There are many countries all over the world where LGBT people are still persecuted for being themselves. Even in many first world countries, where freedom and equality are expected, gay, lesbian, bisexual and transgender people do not feel safe showing their affection in public. Here in South Africa, the first country in the world to outlaw discrimination based on sexual orientation, I would not feel safe walking down every street in Cape Town (also known as “The Pink City”, one of the gay capitals of the world) holding hands with another man.
This unspoken danger, like a crack in the democracy beneath our feet, fills many LGBT people with hypervigilance in unfamiliar neighbourhoods. All we want is to feel safe on our own streets. It is this danger and need for safety that American company Allstate Insurance tapped into when creating their latest advertising campaign to coincide with the legalisation of gay marriage. I love the photos and payoff lines they used in the posters below. It was a very shrewd marketing move that will improve their chances of the ads being spread all over social media, as well as emphasise their value proposition as an insurance company that keeps you and your assets safe.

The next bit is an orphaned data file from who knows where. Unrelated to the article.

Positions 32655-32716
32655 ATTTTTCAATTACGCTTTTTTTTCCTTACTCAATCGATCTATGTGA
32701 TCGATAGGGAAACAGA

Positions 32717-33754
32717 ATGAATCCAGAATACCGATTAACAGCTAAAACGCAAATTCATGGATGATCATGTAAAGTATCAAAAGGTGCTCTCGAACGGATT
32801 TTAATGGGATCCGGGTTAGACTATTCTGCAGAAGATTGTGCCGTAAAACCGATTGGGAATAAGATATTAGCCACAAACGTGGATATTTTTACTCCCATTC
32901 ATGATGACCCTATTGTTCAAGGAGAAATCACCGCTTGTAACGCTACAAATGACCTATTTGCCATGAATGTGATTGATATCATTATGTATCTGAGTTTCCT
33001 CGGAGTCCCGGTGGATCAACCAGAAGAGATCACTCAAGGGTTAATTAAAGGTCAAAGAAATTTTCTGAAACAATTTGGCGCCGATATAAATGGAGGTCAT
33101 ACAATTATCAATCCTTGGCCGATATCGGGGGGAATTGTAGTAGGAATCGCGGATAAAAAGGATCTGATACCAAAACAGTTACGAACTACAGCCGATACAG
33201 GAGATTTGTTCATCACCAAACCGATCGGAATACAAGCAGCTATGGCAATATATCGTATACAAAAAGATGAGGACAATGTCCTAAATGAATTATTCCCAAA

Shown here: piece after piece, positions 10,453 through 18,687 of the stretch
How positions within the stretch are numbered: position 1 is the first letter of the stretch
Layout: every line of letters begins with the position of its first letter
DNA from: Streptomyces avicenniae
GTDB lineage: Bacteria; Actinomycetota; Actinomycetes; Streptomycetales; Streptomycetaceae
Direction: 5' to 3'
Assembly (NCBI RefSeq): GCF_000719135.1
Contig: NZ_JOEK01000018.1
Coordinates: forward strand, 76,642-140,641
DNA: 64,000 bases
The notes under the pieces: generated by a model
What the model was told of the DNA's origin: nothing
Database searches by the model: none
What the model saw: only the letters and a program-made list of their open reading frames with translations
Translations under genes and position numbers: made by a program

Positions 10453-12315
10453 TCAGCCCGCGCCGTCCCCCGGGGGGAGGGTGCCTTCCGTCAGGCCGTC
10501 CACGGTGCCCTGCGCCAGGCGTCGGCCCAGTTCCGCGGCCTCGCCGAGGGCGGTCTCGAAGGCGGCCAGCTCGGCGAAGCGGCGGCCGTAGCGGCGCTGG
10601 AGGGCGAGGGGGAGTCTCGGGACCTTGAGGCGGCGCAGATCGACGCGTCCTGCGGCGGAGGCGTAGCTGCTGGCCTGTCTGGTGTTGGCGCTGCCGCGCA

This post was not sponsored by Allstate Insurance. I seriously just like the ads.
I think that when it comes to the context of South Africa, my time spent living in Cape Town demonstrated that I didn’t really ever feel safe. Even with my host brother who was 21 guiding me around outside of the family compound equipped with a gun I felt uneasy, and I got the impression so did he to a certain extent. So when it comes to LGBT community in that area, I doubt any of it had to do with fear of persecution, but rather a generic fear.
I can only hope that people in general all over can feel more safe with being honest and not be persecuted for their love.
Thanks for commenting, Osky. 🙂
I am also hoping for a future where everyone will be free to love whomever they do.
I must admit, I’m not sure which part of Cape Town your host family lived in, but my friends and family and I don’t carry (or own) guns. Many of our homes have been robbed (in most cases while the houses were unoccupied), but we don’t generally feel unsafe out and about – except of course those of us who are gay and have been victims of homophobic verbal and/or physical abuse.
There are definitely areas of Cape Town where gun crime is not uncommon, but I don’t often go to those places myself. 🙂